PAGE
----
“It is not only sad that such a productive atom smasher as the Tevatron in Illinois will be shut down but it may also not be wise. When, in 1993, Congress shut off funds for the superconducting supercollider being built underground in Texas, many of the newly unemployed physicists found jobs on Wall Street. Wouldn’t you rather have the nation’s physicists smashing protons than designing and smashing collateralized debt obligations?”—Physicists on Wall Street? - NYTimes.com via Planet Money
Ironically, the original owners of eHow had actually blocked Google’s search engine crawlers, because they wanted to try to monetize the site themselves through a landing page with offers from various advertisers. So Hannah and his partner opened up the site and optimized it for Google, and within two years, eHow had more than six million monthly uniques — without even creating any new content. Most of the articles were “evergreen” or “long tail” content about topics like how to tie a tie, or how to make guacamole. By 2006, when Demand Media bought it, the company had an annual revenue run-rate of about $4 million, up from virtually nothing.
Someone else posted this to Reader, Tumblr or Twitter but I can’t find the source, after searching them all. Apologies to whomever I’m not properly reblogging/citing. I think this is even the part pull-quoted by that other person.
It is with great sadness that we bring you the news that Dr. Alison Snow Jones, aka Maxine Udall, Girl Economist, passed away suddenly on Monday, January 17, 2011. “What Price Microfinance” was her last post.
I forgot to mention this earlier but I lost another female anonymous blogger hero to an untimely death. So very sad. One more and I’ll suspect a Crichton plot.
Self-encrypting devices instead pack the encryption process into a chip on the disc or drive. Everything on the disc - not just the operating system, but file directories and all of the files themselves - is automatically encrypted and can be accessed using a conventional password only the computer user knows. Anyone trying to access the disc without the password would have to contend with protection that rivals 128-bit or 256-bit Advanced Encryption Standard keys, which are virtually unbreakable.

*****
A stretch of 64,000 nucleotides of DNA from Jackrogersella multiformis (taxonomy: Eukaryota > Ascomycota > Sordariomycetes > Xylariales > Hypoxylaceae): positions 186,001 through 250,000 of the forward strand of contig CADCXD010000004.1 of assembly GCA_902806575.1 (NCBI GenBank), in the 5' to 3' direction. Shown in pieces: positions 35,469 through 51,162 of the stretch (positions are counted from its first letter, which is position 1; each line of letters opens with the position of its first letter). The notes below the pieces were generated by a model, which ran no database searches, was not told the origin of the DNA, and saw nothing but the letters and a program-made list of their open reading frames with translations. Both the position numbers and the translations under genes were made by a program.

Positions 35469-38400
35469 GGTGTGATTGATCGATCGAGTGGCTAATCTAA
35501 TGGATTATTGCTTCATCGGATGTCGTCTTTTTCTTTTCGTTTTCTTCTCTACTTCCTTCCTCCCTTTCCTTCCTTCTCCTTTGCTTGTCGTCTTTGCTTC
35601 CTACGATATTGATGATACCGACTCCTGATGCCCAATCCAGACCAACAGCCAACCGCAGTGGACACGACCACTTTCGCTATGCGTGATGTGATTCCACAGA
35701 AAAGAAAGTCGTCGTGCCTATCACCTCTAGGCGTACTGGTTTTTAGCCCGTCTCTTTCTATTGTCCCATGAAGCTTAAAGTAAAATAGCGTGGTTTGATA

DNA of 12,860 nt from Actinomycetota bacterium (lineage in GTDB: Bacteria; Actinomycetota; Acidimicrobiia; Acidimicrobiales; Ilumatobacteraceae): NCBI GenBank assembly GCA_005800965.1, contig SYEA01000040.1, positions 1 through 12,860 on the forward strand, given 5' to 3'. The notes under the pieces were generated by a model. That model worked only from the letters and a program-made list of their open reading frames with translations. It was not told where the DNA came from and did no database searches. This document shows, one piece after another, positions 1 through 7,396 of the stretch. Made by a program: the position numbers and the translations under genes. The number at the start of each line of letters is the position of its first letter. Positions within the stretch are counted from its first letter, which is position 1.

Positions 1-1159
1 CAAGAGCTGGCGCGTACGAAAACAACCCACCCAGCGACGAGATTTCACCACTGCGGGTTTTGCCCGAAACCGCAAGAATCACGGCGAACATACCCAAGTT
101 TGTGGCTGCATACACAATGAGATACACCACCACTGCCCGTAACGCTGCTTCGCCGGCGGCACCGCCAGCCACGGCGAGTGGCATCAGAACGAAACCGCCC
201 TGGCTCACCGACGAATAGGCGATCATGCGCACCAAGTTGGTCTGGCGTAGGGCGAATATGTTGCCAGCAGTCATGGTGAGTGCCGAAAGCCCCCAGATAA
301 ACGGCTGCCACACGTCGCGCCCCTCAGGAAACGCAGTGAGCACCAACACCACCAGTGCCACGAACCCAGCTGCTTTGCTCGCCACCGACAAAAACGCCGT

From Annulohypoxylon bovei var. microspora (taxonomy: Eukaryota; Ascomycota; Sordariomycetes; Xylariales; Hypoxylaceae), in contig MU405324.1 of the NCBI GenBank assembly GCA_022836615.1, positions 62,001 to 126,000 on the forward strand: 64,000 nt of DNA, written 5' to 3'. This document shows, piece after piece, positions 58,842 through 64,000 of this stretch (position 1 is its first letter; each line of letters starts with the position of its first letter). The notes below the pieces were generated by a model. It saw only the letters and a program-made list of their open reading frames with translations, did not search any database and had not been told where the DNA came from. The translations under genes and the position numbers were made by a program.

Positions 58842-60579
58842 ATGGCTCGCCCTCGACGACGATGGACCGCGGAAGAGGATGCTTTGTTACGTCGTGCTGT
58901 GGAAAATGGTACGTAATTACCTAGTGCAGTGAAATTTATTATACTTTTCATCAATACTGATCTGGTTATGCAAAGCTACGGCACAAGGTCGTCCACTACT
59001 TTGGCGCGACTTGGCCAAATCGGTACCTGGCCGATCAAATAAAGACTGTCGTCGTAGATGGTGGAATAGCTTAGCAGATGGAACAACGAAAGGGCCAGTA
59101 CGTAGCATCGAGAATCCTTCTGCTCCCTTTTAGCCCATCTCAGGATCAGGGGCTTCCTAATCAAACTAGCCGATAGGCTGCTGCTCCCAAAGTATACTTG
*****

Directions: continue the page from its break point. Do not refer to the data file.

“Hardware is faster than software, more reliable and harder to hack,” says Simson Garfinkel at the Naval Postgraduate School in Monterey, California.
Of course, if the password to a drive protected in this way is lost, the data is essentially locked forever, making it a very unforgiving system for everyday consumers. Still, manufacturers including Samsung, Fujitsu, Seagate, Western Digital and Hitachi have all recently announced plans to begin producing self-encrypting media.
“It is ironic,” he said, “because I like these things — freedom, openness, egalitarian ideas — but I think to some extent they are compounding and hiding problems you might find in the real world.”
Adopting openness means being “open to very difficult, high-conflict people, even misogynists,” he said, “so you have to have a huge argument about whether there is the problem.” Mr. Reagle is also the author of “Good Faith Collaboration: The Culture of Wikipedia.”
Ms. Gardner, citing an example that resonates with her personally, pointed to the Wikipedia entry for one of her favorite authors, Pat Barker, which was a mere three paragraphs when she came across it. Ms. Barker is an acclaimed writer of psychologically nuanced novels, many set during World War I. She is 67 and lives in England.
By contrast, Niko Bellic had an article about five times as long as Ms. Barker’s at the time. It’s a question of demographics: Mr. Bellic is a character in the video game Grand Theft Auto IV; he is 30 and a former soldier.
“You say that The Social Network only tells half the story. I think it tells less than that. The movie really isn’t about Facebook at all. We hardly see anyone use it. It’s about the exploitation of a groundbreaking technology for profit. And if that technology is invasive or isolating to friendships, screw it. Where’s the new social network that will make billions by invading our dreams? There’s another recent movie that attacked that issue brilliantly. It’s called Inception, and you’re in it.”—An Open Letter to Joseph Gordon-Levitt, Re: ‘The Social Network’ | The Travers Take. I’m indifferent to the movie but I like this back-and-forth and not just because it involves Tumblr, not Facebook.